Maps to the Stars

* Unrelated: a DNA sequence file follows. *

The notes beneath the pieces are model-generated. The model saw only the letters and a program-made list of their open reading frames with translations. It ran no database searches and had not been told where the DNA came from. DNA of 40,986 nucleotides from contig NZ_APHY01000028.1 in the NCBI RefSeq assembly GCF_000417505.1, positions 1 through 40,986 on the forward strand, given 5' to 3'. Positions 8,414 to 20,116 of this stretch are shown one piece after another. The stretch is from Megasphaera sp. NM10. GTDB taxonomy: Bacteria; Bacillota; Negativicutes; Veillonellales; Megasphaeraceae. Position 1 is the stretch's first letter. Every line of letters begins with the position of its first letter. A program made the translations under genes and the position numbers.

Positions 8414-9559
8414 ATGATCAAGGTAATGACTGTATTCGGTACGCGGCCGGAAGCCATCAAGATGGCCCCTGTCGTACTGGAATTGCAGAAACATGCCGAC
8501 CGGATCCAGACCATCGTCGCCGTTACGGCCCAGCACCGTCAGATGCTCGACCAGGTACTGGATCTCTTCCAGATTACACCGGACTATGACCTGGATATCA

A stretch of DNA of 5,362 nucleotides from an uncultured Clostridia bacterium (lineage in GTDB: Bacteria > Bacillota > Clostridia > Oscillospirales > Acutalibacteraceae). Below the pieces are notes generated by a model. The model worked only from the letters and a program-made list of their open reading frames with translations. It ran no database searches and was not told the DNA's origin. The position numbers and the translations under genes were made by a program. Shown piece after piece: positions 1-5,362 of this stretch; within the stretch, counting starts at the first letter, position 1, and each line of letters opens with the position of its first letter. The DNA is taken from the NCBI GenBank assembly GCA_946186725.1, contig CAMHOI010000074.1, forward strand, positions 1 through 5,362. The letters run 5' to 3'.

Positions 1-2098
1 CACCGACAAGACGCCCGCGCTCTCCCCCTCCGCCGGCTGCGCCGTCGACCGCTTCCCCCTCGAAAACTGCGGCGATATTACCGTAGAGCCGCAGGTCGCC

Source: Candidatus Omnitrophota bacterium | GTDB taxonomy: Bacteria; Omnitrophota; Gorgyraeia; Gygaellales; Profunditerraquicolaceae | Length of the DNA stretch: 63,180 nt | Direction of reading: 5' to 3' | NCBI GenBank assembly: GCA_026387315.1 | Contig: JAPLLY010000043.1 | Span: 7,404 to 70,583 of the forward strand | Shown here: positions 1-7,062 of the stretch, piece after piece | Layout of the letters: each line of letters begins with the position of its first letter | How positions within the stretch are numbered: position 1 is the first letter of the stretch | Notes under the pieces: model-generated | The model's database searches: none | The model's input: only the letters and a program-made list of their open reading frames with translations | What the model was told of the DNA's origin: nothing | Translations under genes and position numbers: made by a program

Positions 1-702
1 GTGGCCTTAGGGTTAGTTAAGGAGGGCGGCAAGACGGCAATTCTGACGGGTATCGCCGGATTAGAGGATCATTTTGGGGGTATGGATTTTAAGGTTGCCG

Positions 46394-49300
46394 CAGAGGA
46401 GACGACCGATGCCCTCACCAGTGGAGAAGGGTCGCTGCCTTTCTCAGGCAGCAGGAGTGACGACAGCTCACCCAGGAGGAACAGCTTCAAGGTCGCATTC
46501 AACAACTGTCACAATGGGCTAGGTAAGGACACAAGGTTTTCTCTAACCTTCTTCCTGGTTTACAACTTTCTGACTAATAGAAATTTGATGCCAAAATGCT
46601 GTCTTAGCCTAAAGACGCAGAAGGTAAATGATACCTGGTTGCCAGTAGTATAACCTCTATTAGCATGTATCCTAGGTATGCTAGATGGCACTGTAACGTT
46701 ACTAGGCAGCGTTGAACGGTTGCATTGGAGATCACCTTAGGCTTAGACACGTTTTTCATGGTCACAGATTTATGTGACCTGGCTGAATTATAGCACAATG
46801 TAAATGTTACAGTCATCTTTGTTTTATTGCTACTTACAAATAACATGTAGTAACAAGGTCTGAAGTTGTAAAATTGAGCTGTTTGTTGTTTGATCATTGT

I worked all day in trying to be nearly ready for winter break. That involved grading a pile of papers and dealing with students. I took a lunch break and went into the record store. I bought the three seasons of the Mary Tyler Moore Show that were missing from my collection. I gave my last final exam and said goodbye to the students. After I returned home, I watched David Cronenberg’s “Maps to the Stars.” It was messy and wallowed in creepiness, as all Cronenberg films do, but this one was lacking in inspiration. It starts with a mysterious young woman arriving at Union Station in Los Angeles by bus. I thought there was something not quite right about the movie right there, as we follow a bus into a train station. Agatha is this person who seems to bring trouble to all of Los Angeles. Julianne Moore is Havana, an actress who is struggling with her career. She has her moments in this movie that are kind of funny, as she is out to get a movie role. She seemed even brave at times, making me think of her in “Boogie Nights.” She nearly made this movie worth watching. John Cusack is Havana’s therapist and the father of the children who are bringing doom to everyone. I wondered if Cusack skipped “Hot Tub Time Machine 2” to be in this film. It was barely the right decision if that was the case. The DVD cover had a positive comment from John Waters, and I could see with his warped point of view how he possibly could have liked this movie. However, for most of us, this is one to avoid. One of the key characters, Benjie the obnoxious child actor, is too much to take. Just about all the young characters, in fact, are horrible. There are a lot of movie and show business references, though I don’t see young people knowing about Jack Cassidy in the fire in the 1970s. Carrie Fisher had a scene, and I didn’t recognize her. It looks like she’d gained a lot of weight. I had the thought that an appearance in a Cronenberg film was now a negative on the resume, except perhaps for Julianne Moore. I wonder what people in Hollywood thought of the references to people like Juliette Lewis and Garry Marshall. Is David Cronenberg a funny person in real life? I can’t imagine his having much of a sense of humor, although there were moments in “Scanners” and “The Fly” when you could have laughed out loud. Generally speaking, we don’t want to see movies that deal with the movie business unless it’s “Day for Night” or “The Stunt Man.” This was not quite like Cronenberg’s version of “The Player.” There is the incest, arson, murder, and hallucinations, not all of which were Cronenberg trademarks. Agatha has a Sunset Blvd. moment. The reference to Juliette Lewis made me think that she was like the Agatha character in her youth. Cusack had a cold and uncomfortable scene with Agatha, and Havana also has a nonsensical final encounter with her. Havana apparently shows her true colors once she gets a role and a glimpse of a career rebound. I thought about what a good career Julianne Moore has had. She will go on to other films and still do good work. I couldn’t see many people wanting to go out to see this movie, paying eight dollars or more for a ticket. It would be seen as entertainment by oddballs like John Waters and a few abnormal other people. Looking back, I’m not where Cronenberg’s career was headed after the likes of “Scanners” and “Videodrome.” I still can’t see how he can raise any money at all for any of his films. I’d stay away from anything with his name on it if I had any money. Usually when directors satirize the movie industry, they’re airing their anger and frustration in dealing with it. I’m not so sure I can take Cronenberg’s side in his arguments. I wondered what the actors thought about working with him. Weren’t any of them extremely uncomfortable with some of the things they were doing on screen? The ending was strange and nearly upsetting, nearly making me shiver. It made me think back to “Fellini Satyricon.” The DVD didn’t have any special features. I was slightly curious about what Cronenberg had to say about the movie. I wanted to hear how he defended himself. I was too tired to stay up for the eleven o’clock news or the late night talk shows. I wanted to go out to see the Star Wars movie. I heard that movie on social media were spoiling the movie already. I saw on the news this morning LeBron James diving for a loose ball, injuring a woman in a courtside seat. I wanted to stop thinking about David Cronenberg. I watched the Partridge Family episode “Star Quality.” I keep wondering where they took that bus out for filming some of those scenes. The script was not one of your Emmy contenders because the comedic plot twist at the end was unbelievable. Dick Clark sounded like he had a cold. Laurie commented on the chocolate cake, but it looked like her fork was clean. I had just been reading about the last days of Karen Carpenter. She was doing shopping, and she ate the shrimp salad at Bob’s Big Boy. She was buried at Forest Lawn in Cypress, where I visited last April. I read the weather report about the rain that was supposed to arrive in the early afternoon. I ate blueberry waffles for breakfast and thought about the end of the semester. I had eighteen tests to grade, and then I would be free until the start of the next term. I put on a Warriors shirt and thought about how to get to the ATM before it rained. Some of the people who died on December 18 include Antonio Stradivari (1737), Mark Goodson (1992), Joseph Barbera (2006), and Majel Barrett (2008). Today is a birthday for Brad Pitt (52), Ray Liotta (61), Steven Spielberg (69), and Keith Richards (72). According to the Brandon Brooks Rewind radio segment for December 18, “How the Grinch Stole Christmas” had its television debut on CBS in 1966. In 1975, the Stanley Kubrick film “Barry Lyndon” was released. In 1992, the Robin Williams movie “Toys” was released. In 1998, “You’ve Got Mail,” starring Tom Hanks and Meg Ryan, was released.